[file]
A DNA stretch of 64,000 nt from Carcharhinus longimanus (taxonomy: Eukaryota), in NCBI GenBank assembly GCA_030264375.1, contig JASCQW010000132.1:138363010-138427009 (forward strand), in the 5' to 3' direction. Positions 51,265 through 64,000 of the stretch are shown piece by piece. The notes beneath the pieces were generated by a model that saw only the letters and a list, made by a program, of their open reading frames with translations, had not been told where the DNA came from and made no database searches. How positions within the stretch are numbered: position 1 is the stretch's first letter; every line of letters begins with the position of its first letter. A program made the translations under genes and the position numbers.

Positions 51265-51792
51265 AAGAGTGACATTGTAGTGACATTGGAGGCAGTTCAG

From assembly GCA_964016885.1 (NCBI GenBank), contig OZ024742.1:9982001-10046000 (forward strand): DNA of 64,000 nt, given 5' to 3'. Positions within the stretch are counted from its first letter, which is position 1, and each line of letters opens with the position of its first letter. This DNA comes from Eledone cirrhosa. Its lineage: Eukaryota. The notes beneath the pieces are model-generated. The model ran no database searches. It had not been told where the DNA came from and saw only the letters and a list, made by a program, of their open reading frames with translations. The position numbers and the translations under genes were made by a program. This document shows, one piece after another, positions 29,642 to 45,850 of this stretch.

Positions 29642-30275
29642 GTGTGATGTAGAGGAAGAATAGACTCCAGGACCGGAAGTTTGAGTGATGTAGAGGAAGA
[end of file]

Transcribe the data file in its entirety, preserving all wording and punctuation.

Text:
A DNA stretch of 64,000 nt from Carcharhinus longimanus (taxonomy: Eukaryota), in NCBI GenBank assembly GCA_030264375.1, contig JASCQW010000132.1:138363010-138427009 (forward strand), in the 5' to 3' direction. Positions 51,265 through 64,000 of the stretch are shown piece by piece. The notes beneath the pieces were generated by a model that saw only the letters and a list, made by a program, of their open reading frames with translations, had not been told where the DNA came from and made no database searches. How positions within the stretch are numbered: position 1 is the stretch's first letter; every line of letters begins with the position of its first letter. A program made the translations under genes and the position numbers.

Positions 51265-51792
51265 AAGAGTGACATTGTAGTGACATTGGAGGCAGTTCAG

From assembly GCA_964016885.1 (NCBI GenBank), contig OZ024742.1:9982001-10046000 (forward strand): DNA of 64,000 nt, given 5' to 3'. Positions within the stretch are counted from its first letter, which is position 1, and each line of letters opens with the position of its first letter. This DNA comes from Eledone cirrhosa. Its lineage: Eukaryota. The notes beneath the pieces are model-generated. The model ran no database searches. It had not been told where the DNA came from and saw only the letters and a list, made by a program, of their open reading frames with translations. The position numbers and the translations under genes were made by a program. This document shows, one piece after another, positions 29,642 to 45,850 of this stretch.

Positions 29642-30275
29642 GTGTGATGTAGAGGAAGAATAGACTCCAGGACCGGAAGTTTGAGTGATGTAGAGGAAGA